A senior United Nations relief official in the Central African Republic (CAR) has strongly condemned the abduction of a French aid worker by unknown assailants and called for her immediate release, the Office for the Coordination of Humanitarian Affairs (OCHA) said today.
According to media reports, the unnamed 67-year old worker was kidnapped on Monday in the CAR capital of Bangui – the latest incident involving a humanitarian worker in the war-torn country. Since January 2014, 18 humanitarian workers have been killed in the country and more than 130 security incidents directed at such workers have been documented.
In a press release, the UN interim Humanitarian Coordinator, Mohamed Malick Fall, called upon the perpetrators for her ‘immediate and safe release’ and deplored such acts which, he said, come ‘at a time when the needs among the Central African people are so great.’
“This abduction threatens the whole humanitarian effort for displaced people and populations in need,” the press release continued.
“The humanitarian community appeals to all Central Africans and international forces to work towards her immediate release as well as facilitate the delivery of urgent humanitarian assistance to people in need country-wide.”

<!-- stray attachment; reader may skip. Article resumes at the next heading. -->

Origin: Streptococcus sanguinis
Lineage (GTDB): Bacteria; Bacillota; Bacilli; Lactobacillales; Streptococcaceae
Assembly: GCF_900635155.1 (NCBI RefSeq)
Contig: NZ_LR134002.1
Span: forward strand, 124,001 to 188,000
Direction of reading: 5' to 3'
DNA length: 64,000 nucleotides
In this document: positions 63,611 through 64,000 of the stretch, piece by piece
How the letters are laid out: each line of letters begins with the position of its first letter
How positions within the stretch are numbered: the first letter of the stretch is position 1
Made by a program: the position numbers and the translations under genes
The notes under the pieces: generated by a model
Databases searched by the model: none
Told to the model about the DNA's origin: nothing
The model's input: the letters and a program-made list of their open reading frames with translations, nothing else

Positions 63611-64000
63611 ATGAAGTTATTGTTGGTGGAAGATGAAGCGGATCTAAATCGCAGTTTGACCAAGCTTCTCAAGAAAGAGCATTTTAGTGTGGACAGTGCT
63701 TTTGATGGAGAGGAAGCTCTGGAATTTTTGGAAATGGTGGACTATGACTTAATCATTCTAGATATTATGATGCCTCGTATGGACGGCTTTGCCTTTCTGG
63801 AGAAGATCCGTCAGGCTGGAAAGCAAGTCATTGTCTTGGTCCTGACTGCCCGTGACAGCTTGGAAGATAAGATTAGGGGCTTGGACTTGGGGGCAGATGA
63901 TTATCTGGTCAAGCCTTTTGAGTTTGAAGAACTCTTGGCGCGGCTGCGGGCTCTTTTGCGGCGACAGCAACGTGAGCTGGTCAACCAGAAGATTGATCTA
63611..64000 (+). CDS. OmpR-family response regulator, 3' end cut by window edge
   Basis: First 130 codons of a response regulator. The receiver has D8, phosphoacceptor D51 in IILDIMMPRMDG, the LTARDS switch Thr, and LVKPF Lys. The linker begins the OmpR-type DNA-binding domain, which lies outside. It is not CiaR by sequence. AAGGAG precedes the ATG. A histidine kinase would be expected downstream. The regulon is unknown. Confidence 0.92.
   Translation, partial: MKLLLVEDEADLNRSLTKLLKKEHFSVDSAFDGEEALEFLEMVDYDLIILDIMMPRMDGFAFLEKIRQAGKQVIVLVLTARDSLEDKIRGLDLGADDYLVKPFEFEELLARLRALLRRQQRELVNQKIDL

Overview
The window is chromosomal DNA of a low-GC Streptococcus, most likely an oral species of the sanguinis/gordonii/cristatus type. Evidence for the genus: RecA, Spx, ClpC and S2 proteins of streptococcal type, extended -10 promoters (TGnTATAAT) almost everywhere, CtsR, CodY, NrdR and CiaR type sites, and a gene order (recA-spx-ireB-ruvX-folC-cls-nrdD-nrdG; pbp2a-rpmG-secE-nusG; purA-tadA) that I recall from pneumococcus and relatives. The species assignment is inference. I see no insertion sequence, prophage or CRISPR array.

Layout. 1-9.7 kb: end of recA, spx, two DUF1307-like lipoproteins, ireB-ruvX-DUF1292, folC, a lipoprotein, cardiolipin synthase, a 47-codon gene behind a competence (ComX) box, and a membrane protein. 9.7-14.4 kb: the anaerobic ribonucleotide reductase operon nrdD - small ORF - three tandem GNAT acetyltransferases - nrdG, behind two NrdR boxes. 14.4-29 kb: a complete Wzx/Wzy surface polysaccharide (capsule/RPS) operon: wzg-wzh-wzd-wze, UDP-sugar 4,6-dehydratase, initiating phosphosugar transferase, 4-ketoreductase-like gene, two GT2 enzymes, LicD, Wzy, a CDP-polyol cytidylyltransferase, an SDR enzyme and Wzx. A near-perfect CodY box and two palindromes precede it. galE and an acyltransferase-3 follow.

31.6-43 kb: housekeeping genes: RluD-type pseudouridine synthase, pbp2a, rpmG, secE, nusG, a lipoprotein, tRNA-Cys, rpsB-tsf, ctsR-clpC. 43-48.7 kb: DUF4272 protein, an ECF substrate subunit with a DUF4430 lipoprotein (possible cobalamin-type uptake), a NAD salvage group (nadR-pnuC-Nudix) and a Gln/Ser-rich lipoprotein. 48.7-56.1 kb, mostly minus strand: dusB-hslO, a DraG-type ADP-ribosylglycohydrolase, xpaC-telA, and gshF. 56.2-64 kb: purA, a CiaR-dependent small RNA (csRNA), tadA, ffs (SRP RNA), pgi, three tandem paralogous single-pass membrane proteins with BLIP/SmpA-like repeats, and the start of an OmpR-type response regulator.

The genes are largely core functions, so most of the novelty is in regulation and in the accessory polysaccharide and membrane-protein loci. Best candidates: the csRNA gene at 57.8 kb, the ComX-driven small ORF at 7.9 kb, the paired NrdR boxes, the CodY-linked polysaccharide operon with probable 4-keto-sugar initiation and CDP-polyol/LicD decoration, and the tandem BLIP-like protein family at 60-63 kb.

More than two years of civil war and sectarian violence have displaced thousands of people in the CAR amid continuing clashes between the mainly Muslim Séléka alliance and anti-Balaka militia, which are mostly Christian.
According to UN estimates, nearly 440,000 people remain displaced inside the country while some 190,000 have sought asylum across the borders. At the same time, more than 36,000 people – including the Peuhl ethnic group – remain trapped in enclaves across the country, hoping to find asylum in neighbouring States.
Since September 2014, MINUSCA has arrested over 200 individuals in its support to the CAR authorities to maintain rule of law. Nonetheless, the situation in the country remains tenuous, with Under-Secretary-General for Peacekeeping Operations, Hervé Ladsous, recently warning that the atmosphere in the Central African Republic was potentially explosive.